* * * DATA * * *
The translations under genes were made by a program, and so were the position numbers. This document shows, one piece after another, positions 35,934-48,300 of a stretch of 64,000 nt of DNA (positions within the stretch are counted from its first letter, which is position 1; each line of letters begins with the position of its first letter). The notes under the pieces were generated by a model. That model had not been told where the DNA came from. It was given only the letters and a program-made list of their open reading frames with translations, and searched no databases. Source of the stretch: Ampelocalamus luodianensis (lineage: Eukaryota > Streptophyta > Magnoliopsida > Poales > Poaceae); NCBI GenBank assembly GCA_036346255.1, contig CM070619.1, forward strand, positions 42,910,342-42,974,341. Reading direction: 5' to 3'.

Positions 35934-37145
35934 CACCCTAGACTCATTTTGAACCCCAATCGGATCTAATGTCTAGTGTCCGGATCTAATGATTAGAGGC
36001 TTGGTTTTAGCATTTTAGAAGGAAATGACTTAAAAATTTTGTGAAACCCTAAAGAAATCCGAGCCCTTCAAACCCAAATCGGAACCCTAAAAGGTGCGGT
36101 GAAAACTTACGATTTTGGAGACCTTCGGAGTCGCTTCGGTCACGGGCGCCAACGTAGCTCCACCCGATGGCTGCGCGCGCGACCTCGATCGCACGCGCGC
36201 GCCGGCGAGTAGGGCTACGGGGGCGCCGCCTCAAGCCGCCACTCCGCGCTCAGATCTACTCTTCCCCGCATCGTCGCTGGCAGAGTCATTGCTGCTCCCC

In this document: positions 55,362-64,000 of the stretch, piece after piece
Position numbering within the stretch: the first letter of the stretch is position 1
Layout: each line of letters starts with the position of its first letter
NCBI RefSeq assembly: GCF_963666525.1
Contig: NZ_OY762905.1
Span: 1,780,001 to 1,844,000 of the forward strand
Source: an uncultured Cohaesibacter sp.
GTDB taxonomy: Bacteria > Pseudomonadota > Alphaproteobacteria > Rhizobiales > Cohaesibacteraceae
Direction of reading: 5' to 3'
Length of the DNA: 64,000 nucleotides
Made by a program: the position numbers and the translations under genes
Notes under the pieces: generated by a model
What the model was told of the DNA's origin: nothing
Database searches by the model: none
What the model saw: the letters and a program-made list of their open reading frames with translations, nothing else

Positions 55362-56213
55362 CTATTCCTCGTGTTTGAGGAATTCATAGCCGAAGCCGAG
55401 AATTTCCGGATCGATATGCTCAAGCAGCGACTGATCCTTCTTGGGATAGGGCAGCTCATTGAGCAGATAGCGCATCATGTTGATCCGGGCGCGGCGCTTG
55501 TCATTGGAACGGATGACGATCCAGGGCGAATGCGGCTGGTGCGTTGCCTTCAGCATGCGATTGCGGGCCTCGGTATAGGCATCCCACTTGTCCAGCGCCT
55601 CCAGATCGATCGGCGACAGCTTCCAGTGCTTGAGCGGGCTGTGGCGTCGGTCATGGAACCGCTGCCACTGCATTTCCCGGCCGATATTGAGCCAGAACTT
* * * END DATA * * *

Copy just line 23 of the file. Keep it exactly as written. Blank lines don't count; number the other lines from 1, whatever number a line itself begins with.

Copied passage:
55362 CTATTCCTCGTGTTTGAGGAATTCATAGCCGAAGCCGAG